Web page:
Investigations and Diagnosis
History of the patient is important in identifying the allergen. Skin prick test is useful, but it is not a confirmative test. Allergen specific IgE antibody levels in the blood can be measured, but it is expensive.
- Allergen avoidance
- H1 antihistamines- commonest therapy (ex: Chlorphenamine, Hydroxyzine, Loratidine, Desloratadine, Cetirizine, Fexofenadine)
- Anti-inflammatory drugs
- Corticosteroids- most effective
What is Nonallergic Rhinitis?
Any nasal condition with the symptoms of allergic rhinitis but whose etiology is unknown is defined as the nonallergic rhinitis.
Several internal and external factors may cause nonallergic rhinitis.
External factors include,
- Viral infections (cold) which attack the lining of the nasal cavity and the throat
- Environmental factors like high temperature, humidity, exposure to noxious fumes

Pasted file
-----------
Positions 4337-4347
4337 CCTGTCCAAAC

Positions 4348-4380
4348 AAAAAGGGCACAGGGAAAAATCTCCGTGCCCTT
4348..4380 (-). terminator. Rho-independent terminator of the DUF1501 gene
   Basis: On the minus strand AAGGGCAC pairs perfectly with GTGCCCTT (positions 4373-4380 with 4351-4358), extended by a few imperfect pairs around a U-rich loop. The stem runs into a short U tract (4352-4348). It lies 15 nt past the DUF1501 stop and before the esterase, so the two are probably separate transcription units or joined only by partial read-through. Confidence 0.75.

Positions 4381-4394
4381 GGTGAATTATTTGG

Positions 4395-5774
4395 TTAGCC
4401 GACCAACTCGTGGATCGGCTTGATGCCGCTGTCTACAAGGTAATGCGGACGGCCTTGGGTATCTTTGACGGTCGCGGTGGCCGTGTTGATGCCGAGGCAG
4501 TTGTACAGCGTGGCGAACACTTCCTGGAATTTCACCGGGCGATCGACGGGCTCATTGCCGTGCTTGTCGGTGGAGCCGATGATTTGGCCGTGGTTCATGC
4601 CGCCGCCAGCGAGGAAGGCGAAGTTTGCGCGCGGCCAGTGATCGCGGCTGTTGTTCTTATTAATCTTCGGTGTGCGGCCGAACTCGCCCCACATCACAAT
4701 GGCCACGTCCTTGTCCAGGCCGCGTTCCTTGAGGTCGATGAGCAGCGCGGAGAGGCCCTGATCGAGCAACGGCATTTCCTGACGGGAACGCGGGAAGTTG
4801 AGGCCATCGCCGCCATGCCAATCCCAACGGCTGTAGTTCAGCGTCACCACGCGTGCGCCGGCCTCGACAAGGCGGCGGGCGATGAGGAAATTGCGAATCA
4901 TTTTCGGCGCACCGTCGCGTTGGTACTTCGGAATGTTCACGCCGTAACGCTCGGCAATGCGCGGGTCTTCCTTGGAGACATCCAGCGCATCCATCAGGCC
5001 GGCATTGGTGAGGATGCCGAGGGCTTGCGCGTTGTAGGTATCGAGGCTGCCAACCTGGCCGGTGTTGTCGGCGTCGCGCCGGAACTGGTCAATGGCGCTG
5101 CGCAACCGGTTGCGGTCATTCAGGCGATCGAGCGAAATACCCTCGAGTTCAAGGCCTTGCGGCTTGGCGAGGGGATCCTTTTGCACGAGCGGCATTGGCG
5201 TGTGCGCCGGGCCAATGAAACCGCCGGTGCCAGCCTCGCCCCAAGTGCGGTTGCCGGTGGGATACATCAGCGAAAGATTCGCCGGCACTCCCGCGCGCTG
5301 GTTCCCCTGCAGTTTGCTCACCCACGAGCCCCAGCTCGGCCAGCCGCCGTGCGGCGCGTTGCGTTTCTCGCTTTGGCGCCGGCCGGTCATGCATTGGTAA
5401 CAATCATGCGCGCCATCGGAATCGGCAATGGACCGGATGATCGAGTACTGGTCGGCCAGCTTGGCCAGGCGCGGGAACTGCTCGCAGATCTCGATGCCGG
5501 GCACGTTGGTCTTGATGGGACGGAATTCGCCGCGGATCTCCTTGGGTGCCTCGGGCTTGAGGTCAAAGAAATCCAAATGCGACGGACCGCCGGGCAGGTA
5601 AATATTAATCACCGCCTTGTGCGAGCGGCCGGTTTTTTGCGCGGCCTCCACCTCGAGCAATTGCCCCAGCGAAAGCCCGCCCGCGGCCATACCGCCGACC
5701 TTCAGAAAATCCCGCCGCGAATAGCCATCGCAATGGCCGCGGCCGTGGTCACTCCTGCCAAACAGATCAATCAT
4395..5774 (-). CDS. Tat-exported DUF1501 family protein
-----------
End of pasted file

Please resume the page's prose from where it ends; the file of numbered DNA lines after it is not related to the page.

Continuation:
Internal factors include,
- Hormonal imbalance
- Hormonal replacement therapy or hormonal contraception
Common Cold (Nonallergic Rhinitis)
A variety of respiratory viruses such as rhinovirus, coronavirus, and adenovirus can cause this highly infectious illness. Among them, rhinovirus is the commonest causative agent. Since the rhinovirus has several serotypes, it is not possible to design a vaccine against the virus. The disease characteristics are limited to the upper respiratory tract because the virus grows well at 33’C which is the local temperature of the upper respiratory tract. The transmission is mainly through close personal contact (nasal mucus on hand) or respiratory droplets. Overcrowding and poor ventilation facilitate the spread of the infection.
Signs and Symptoms
- Slight pyrexia
- Profuse watery nasal discharge